Crucify Him! Vote for Steele!

barabbas2It’s time for the little big show here in Washington, since the midterm elections are never quite as big a show as the big big show, which is a presidential election day. However, the presidential election does officially start at sunrise tomorrow, to hang in there.

We will, of course, be looking for signs of the “values voter” collapse today — since that has been the template for much of the MSM over the past few weeks.

Listen for two or three key stats: (1) note the “pew gap” in the voting patterns of people who are most active in traditional forms of religion; (2) note the factor of marriage and, in particular, the percentage of parents with children who swing to the Democrats; (3) watch Tennessee and Virginia, to see if the new old Bible Belt Democrats play well; and (4) pay attention to the religion factor in Maryland’s election for U.S. senator and, in particular, see if many African American churchgoers swing over and commit heresy by voting for Lt. Gov. Michael S. Steele (an African American Catholic) in the race against Rep. Benjamin L. Cardin.

This will be a hard day for me to write, since I teach all day and I have a Scripps Howard News Service column — non-election related, due to the lead-time factor — due tomorrow morning, as well.

But let me pass along what I think is the most amazing political quote that I have heard in a long, long time. It comes from that Washington Times story by reporter Jon Ward that young master Daniel mentioned yesterday.

With Cardin sitting in the front pew, the Rev. Delman L. Coates used this image in his remarks to 1,500 members of his flock at Mt. Ennon Baptist Church, in Clinton. You’ll need to sit down before you read this one.

Mr. Coates preached that voting for Mr. Steele would be like voting to free the thief Barabbas instead of Jesus. In the gospels, Pontius Pilate asks a Jewish crowd whether he should free Jesus Christ or Barabbas, and the crowd shouts for Barabbas to be freed, and for Jesus to be crucified.

Mr. Coates implied that black people who vote for Mr. Steele would be deceived just like the crowd that shouted to crucify Jesus. He said people who supported Barabbas could be called “Barablicans,” and people who were for Jesus could be called “Jesuscrats.”

“Can’t you just see the commercials that were designed to endear Barabbas to the crowd?” he said. “I can just see [Barablicans] well dressed, well groomed [and] holding a puppy.”

The reference to one of Mr. Steele’s TV ads, which have featured Mr. Steele holding a puppy, drew laughter from the congregation and prompted several worshipers to stand and applaud.

We do not know, of course, if the pastor — seconds before making this remark — said something like this: “Now, I realize that I cannot endorse a candidate from this pulpit. I also can’t speak for this church. But, just speaking for myself, I think that this whole Senate race reminds me of a painful scene in the New Testament. You know the one, the one where . . .”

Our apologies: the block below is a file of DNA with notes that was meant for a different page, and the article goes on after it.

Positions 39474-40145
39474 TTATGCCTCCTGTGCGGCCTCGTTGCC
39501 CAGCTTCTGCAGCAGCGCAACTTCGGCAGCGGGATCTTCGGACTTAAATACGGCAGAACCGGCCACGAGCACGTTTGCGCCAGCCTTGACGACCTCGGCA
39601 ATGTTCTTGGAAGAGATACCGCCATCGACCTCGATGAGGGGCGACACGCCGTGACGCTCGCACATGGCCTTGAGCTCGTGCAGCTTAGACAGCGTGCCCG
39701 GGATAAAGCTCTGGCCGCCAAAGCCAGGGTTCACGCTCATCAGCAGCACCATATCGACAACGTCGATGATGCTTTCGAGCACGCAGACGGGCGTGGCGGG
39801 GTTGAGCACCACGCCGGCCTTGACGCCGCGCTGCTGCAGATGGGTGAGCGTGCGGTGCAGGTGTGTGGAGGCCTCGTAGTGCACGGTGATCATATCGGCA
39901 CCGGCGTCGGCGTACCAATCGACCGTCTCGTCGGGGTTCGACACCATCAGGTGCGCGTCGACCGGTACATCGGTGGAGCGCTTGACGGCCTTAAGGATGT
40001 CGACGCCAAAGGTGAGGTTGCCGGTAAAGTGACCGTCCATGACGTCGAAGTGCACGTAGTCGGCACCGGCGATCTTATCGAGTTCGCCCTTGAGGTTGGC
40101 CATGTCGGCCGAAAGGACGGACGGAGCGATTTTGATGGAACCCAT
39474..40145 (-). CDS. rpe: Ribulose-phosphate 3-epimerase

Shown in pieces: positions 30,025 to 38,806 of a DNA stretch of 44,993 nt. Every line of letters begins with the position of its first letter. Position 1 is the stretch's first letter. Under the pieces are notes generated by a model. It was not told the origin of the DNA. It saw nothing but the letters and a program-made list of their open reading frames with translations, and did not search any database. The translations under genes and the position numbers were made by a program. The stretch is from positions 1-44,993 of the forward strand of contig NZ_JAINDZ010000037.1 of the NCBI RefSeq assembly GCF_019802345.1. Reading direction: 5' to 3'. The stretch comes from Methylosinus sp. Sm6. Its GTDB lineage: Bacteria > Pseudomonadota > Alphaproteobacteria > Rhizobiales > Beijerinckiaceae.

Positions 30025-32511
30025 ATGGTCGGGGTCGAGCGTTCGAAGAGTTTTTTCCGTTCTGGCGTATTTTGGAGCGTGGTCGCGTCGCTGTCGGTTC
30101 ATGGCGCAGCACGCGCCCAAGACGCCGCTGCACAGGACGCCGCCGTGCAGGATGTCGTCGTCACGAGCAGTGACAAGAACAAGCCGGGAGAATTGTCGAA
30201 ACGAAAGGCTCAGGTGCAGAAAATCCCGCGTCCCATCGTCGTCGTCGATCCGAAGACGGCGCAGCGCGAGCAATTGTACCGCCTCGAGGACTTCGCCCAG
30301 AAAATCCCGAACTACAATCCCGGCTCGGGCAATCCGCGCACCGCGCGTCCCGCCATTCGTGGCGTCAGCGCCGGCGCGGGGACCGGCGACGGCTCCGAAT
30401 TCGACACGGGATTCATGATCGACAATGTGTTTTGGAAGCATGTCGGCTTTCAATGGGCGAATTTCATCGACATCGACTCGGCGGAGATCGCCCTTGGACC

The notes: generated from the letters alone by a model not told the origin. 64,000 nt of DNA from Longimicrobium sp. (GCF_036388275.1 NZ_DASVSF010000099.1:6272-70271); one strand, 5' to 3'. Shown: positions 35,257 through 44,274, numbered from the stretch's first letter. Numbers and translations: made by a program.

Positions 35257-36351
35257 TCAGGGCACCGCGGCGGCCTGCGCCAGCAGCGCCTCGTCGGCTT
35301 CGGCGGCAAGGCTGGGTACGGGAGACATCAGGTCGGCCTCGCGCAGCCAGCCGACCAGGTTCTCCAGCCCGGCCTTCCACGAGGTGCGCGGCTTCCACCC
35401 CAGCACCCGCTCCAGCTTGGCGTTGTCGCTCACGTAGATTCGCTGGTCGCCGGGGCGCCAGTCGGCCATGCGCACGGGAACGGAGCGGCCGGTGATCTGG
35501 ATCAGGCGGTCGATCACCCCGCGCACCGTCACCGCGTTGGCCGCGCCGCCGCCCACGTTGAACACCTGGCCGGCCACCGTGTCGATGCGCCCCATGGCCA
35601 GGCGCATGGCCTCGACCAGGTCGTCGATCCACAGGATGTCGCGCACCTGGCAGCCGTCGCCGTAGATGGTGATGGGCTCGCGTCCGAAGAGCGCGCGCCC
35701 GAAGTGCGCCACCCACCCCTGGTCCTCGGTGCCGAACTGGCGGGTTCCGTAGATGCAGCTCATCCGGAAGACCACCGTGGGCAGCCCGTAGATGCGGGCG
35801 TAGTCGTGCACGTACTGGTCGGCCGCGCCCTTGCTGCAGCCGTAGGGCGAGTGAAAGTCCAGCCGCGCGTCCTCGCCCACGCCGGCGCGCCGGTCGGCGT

Was this an endorsement? And where is this quote in the rest of the Washington media? Try to imagine a pastor — black or white — on the other side of the race using this kind of language without anyone noting it.

That’s an amazing quote. Does anyone have a stronger one from a mainstream figure in this election year?

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About tmatt

Terry Mattingly directs the Washington Journalism Center at the Council for Christian Colleges and Universities. He writes a weekly column for the Universal Syndicate.

  • Stephen A.

    What’s amazing is that the MSM constantly fails to mention things like this *delightful* little quote, and of course when the WashTimes or FOX news mentions it, they’re being “partisan.” (Wait for those accusations against them to be flung here, too.)

    It’s incredible that the double standards exist so blatantly on the Left of the political spectrum.

    A liberal paper here in New Hampshire, the Concord Monitor, ran a story in yesterday’s paper trashing these blatent political techniques, but laying the blame squarely on conservative Republicans. The Democrats in the story were portrayed as being “disgusted” by such a thing, and apparently, they would NEVER think of doing what this pastor in MD did (oh, never.)

    This quote was the story’s second sentence:

    “People are coming to Mass to have their faith renewed,” said Montesanti, who serves at St. John the Evangelist Church in Concord. “The last thing they need is to get Rush Limbaugh-ed.”

    Nice anti-GOP slam there. But let’s get BOTH sides’ story here. As the WashTimes quote shows, both sides are offenders.

  • Tom Harmon

    Barry Lynn will, of course, be holding a public protest outside this church. Oh, wait…

  • C. Wingate

    Let us remember that the banner-bearer for this issue is All Saints Pasadena, hardly a right-wing church.

  • tmatt


    Wait! Wait! Wait! I would defend the sermon at All Saints all the way to the US Supreme Court. That was clearly an issue driven sermon not in the context of an election.

    In this case, you had clear ID of the good and the bad candidate, with a really strong attack on one and clear endorsement — in religious terms — of A PERSON, not an issue linked to a person.

    I would hope that even Barry Lynn would see that.

    Right Michael?

  • Michael

    I think what the minister said is very problematic and could violate the law. I think Barry Lynn would agree with that. African American churches have always walked much too close to the line when it comes to these kinds of sermons.